NO kid - that alone SHOULD have rasied some warning flags to "the Committee" but I'll bet that "the Committee" was a bunch of parent's names filled in on a form with a few marginally involved but not paying real close attention. They were penned in to meet BSA "requirements" In some cases parents are desperate for ANYONE to "run" their unit. It's "too much work" for any of them and they're more than glad if someone walks in the door and volunteers to take over. You want to take my kid camping in the woods - fine.


This situation was behind the worst cases detailed by Boyle in his book on the topic.


Yes, unit committees and their chair are supposed to check backgrounds and all. But maybe some real oversight is needed. Maybe the paid guys need to do more than show up once a year to ask for money. If a DE actually visited a unit meeting and SAW the situation once or twice a year, that would be a real change here.


Is it well run or kids running amok? Enough adults around or only one or two? Get a real feel for what Scouting is in a unit - not mindless "statistics" Take on some responsibility. Commissioners are supposed to do that. "Our Commissioner Corp is strong" - with a ton of vacancies listed on the same page. Our local commissioner doesn't even live here for much of the year.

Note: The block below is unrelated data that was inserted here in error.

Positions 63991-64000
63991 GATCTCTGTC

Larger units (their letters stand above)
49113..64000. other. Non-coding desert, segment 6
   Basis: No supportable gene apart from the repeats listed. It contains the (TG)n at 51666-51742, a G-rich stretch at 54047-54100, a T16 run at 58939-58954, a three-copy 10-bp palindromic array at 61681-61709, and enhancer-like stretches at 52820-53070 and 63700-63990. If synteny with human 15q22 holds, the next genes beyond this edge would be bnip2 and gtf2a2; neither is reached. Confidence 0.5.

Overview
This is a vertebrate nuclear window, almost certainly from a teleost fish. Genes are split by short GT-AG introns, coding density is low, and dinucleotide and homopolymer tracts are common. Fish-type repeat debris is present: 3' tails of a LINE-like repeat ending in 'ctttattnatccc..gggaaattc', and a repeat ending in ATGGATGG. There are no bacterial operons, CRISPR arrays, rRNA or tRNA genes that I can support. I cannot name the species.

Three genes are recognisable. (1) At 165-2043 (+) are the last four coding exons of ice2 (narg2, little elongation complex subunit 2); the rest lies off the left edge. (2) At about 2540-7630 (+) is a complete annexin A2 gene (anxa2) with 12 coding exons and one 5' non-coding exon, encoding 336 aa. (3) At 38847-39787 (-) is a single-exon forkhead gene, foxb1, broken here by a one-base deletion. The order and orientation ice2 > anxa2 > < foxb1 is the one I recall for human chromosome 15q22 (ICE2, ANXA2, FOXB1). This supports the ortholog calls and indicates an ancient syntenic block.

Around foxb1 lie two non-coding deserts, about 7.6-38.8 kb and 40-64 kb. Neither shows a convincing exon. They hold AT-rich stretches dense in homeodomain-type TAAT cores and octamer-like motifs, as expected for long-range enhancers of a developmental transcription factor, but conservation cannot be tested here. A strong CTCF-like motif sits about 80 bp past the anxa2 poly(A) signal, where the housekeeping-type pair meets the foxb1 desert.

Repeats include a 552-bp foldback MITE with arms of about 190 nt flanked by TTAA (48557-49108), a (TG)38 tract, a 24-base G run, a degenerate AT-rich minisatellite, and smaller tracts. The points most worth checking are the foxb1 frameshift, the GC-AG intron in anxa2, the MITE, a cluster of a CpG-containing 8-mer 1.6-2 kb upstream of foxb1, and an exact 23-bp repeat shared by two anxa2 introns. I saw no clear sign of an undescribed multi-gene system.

BSA procedures and rules presuppose a level of adult involvement that is often NOT seen. The procedures are great and perfect in theory but they do not represent a real situation for many units.


If rigorously enforced, BSA's own rules on unit staffing and higher level oversight would result in many folding. It is easy to say "Rules were not followed" but the rules SHOULD reflect what is likely to be found and be workable in that reality.


Frankly, I doubt that you can run Scouting as required, complying with all rules and regulations around here. "Two-deep" and a roster of required positions are - from my experience - not possible in far too many circumstances. So you are presented with a dilemma - run a program and cope or issue an ultimatum - "participate" or the unit dies.


Newsflash- the unit will die. There are more than enough other less demanding options for parents looking to dump their kids off for some "activity." ANd gentle "persuasion" seems only to produce short time disiinterested leaders who do little beyond disillusioning kids about Scouting.



So who's to blame? Uninvolved parents? Leadership? BSA itself? There's a combination of factors at work here. But BSA has NOT made itself appealing to a wide range of adults and is in fact making things harder for the dedicated Scouters who want to run a good program. BSA is losing adult volunteer leaders at an alarming rate - why? Too many units literally ARE willing to accept anyone who walks in the door (and that HAS been documented in other cases if not true here).


"More rules" is not a solution when the rules are written for a world that does NOT exist. It's hard enough to follow the existing rules.